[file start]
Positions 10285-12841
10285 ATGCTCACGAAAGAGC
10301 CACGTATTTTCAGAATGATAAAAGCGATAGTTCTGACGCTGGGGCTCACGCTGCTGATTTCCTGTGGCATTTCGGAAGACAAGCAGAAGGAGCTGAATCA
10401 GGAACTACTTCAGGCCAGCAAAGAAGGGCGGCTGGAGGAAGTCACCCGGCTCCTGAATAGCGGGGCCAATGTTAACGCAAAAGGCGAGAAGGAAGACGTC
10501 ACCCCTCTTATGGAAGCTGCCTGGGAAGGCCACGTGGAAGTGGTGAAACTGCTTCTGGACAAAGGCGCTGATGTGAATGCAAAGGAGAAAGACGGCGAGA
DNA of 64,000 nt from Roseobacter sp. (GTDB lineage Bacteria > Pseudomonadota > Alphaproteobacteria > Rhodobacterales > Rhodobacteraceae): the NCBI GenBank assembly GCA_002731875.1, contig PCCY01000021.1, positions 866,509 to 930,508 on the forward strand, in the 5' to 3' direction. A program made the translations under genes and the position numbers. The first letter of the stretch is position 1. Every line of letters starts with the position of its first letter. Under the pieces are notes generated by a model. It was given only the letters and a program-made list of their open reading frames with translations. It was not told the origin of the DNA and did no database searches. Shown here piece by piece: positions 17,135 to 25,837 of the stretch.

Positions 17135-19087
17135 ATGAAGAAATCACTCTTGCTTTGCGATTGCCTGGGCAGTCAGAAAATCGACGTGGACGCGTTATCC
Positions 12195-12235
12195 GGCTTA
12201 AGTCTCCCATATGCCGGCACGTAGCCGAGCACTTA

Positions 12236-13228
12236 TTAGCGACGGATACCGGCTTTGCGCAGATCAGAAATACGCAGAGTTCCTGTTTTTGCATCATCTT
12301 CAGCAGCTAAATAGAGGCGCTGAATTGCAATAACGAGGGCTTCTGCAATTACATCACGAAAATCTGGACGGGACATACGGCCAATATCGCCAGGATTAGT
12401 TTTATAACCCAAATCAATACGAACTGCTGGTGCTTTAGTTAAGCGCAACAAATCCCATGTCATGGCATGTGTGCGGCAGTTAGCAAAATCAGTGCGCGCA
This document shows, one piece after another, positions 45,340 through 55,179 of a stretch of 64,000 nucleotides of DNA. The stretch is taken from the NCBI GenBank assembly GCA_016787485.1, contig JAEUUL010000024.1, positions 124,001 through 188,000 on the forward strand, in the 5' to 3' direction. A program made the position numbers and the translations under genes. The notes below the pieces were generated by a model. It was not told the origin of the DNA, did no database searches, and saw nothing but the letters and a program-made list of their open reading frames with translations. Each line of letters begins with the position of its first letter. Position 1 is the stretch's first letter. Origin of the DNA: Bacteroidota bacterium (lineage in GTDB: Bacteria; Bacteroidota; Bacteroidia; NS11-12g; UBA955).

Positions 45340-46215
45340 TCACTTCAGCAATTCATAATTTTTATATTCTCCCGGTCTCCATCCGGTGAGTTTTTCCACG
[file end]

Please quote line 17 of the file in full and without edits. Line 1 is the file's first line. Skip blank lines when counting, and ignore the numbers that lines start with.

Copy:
Positions 45340-46215